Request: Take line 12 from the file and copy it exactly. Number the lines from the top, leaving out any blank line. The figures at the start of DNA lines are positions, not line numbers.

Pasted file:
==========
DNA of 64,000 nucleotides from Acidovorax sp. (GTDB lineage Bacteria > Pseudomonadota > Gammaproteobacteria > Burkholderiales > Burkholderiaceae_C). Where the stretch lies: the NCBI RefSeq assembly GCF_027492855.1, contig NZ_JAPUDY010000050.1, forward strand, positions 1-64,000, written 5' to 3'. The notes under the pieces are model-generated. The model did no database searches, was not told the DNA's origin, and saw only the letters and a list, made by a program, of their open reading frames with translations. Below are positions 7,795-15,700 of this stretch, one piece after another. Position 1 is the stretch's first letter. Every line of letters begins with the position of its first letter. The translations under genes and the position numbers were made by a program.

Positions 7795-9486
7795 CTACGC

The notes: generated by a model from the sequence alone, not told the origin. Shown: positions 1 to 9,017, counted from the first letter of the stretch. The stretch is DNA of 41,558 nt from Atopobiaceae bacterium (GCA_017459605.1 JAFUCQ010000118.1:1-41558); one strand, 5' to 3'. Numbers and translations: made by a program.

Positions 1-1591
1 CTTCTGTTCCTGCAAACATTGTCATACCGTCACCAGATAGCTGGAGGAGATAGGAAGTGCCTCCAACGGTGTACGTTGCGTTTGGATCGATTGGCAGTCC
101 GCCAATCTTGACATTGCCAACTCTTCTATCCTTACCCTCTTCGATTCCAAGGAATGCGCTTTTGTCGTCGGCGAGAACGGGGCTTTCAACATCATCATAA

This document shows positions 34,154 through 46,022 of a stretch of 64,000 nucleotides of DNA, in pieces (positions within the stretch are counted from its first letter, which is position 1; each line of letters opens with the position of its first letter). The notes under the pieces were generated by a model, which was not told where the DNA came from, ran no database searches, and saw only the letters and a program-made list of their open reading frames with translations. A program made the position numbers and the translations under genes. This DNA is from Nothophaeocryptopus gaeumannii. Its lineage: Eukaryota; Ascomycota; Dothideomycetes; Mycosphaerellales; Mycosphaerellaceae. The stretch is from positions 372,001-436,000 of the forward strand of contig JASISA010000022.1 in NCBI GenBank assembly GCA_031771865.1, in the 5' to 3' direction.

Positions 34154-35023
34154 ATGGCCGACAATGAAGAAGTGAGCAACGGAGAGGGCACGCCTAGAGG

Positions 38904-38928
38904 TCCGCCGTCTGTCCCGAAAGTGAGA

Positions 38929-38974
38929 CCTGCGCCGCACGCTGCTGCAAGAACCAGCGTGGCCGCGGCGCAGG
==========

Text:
38904 TCCGCCGTCTGTCCCGAAAGTGAGA